Fifteen years after Israel withdrew completely from the Gaza Strip, and evicted the Jews who lived there, many of the former officers and other self-described security experts who supported the move at the time continue to argue that it was the correct decision, pointing to the decrease in the number of Israelis killed and wounded since then. But, argues Gershon Hacohen, this is the wrong yardstick:
[B]y making the number of casualties the main criterion by which to assess the security situation, as U.S. generals did in Vietnam to cover up their abysmal failures, the “experts” ignore the fact that a national-security equation does not by any means depend primarily on the number of wounded and killed. If that were indeed the key criterion, most struggles for national liberation would not have happened.
To begin with, Israel’s withdrawal reinforced Hamas’s belief that Palestinian victory will be won through “resistance” and not by political means, à la the approach of Mahmoud Abbas. . . . According to Hamas, it was not the yearning for peace that impelled the Israelis to withdraw from Gaza but operative and mental distress in the face of relentless “resistance,” similar to the panicky flight from Lebanon in May 2000. Hence the two-state solution has succumbed to a radical logic that paints it, according to Hamas’s former leader Khaled Mashal, in the colors of an ongoing phased strategy in the ceaseless struggle for Israel’s destruction.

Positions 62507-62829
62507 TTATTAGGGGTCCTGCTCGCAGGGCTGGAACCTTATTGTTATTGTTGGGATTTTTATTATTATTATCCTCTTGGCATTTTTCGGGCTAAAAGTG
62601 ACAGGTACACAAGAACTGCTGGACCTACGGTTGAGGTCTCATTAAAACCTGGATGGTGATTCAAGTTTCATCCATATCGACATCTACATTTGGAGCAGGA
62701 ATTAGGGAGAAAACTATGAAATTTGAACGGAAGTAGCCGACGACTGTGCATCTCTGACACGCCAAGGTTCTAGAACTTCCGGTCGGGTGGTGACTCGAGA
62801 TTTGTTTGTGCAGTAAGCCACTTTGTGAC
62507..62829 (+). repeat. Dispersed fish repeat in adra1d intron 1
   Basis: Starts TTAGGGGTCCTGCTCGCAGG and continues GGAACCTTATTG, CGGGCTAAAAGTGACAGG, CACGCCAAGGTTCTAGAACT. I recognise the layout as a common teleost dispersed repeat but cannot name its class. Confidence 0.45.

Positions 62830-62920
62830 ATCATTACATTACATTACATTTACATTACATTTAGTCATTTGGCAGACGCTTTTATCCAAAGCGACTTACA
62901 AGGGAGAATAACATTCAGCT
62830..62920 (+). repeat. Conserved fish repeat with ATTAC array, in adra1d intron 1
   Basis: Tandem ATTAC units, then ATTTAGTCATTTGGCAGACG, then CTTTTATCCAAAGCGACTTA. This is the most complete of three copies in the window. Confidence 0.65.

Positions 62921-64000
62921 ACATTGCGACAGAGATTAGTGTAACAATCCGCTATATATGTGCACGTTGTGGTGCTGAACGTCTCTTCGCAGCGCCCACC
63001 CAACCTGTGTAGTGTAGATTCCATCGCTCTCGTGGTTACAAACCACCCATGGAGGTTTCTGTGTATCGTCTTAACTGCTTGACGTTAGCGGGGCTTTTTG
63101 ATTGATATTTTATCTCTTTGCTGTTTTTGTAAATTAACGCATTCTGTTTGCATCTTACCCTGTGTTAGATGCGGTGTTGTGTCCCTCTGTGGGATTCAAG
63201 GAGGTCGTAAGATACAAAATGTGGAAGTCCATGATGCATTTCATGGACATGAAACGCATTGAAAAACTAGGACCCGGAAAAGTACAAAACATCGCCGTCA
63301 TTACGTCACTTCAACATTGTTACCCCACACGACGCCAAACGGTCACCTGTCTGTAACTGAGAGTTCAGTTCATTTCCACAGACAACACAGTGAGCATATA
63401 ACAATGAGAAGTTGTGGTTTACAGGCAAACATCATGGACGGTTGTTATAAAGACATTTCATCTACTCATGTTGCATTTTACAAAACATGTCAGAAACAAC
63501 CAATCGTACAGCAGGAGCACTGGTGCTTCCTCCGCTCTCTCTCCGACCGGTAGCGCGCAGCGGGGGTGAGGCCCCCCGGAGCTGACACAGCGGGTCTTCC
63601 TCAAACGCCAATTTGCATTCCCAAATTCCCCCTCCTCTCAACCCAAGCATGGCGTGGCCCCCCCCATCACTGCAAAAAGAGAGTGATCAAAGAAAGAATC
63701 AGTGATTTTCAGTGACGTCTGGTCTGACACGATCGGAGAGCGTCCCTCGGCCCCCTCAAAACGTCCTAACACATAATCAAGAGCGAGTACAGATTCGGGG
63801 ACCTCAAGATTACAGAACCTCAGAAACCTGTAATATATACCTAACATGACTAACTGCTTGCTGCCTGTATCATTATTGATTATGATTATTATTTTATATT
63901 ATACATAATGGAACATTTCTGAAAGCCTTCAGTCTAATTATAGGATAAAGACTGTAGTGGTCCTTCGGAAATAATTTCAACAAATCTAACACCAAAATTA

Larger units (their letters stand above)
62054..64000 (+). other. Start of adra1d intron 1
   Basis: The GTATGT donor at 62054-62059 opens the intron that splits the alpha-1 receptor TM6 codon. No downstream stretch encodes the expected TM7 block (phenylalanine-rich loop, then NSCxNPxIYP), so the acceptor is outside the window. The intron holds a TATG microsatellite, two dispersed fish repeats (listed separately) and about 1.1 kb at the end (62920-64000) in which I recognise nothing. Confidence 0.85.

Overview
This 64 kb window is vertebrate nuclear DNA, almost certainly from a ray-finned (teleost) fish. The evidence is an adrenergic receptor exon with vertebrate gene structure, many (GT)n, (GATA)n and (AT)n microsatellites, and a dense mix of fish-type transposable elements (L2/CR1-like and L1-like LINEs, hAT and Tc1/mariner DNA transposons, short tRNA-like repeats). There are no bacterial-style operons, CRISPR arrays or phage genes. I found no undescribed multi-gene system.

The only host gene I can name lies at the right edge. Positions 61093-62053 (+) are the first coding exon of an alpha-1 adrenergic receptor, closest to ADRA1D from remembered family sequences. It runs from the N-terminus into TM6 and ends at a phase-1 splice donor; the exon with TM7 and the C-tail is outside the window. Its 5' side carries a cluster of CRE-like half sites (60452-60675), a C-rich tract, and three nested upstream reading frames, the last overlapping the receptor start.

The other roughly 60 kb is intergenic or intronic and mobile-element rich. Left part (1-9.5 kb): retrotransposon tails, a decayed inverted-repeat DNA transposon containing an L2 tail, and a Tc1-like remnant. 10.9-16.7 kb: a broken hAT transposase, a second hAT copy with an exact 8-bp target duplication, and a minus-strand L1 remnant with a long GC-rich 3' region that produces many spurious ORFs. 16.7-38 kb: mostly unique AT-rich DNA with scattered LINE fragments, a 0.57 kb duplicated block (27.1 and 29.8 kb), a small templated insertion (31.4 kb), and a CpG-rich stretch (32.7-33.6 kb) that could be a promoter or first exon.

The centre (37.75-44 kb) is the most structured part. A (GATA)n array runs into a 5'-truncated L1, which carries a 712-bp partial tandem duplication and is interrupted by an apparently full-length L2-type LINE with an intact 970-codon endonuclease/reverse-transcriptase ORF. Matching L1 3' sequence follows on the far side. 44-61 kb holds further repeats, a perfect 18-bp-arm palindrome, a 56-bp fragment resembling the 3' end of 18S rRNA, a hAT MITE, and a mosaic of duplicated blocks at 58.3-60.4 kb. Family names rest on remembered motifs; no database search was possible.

For rockets, missiles, and mortars, as well as explosive and incendiary balloons, the fence [separating Israel from Gaza] is not an obstacle. Nor does it inhibit the tunnel threat. The fence does contribute to the regular security routine, but in symmetrical fashion it helps the enemy build up its power undisturbed. Under the protection of the fence, . . . Hamas and Islamic Jihad have been able to form an organized military force, comprising battalions and brigades, replete with a concealed and protected arsenal of rocket fire and supported by an effective command-and-control system.
Yet, writes Hacohen, these same experts wish to apply the same logic to the West Bank, risking far more disastrous consequences.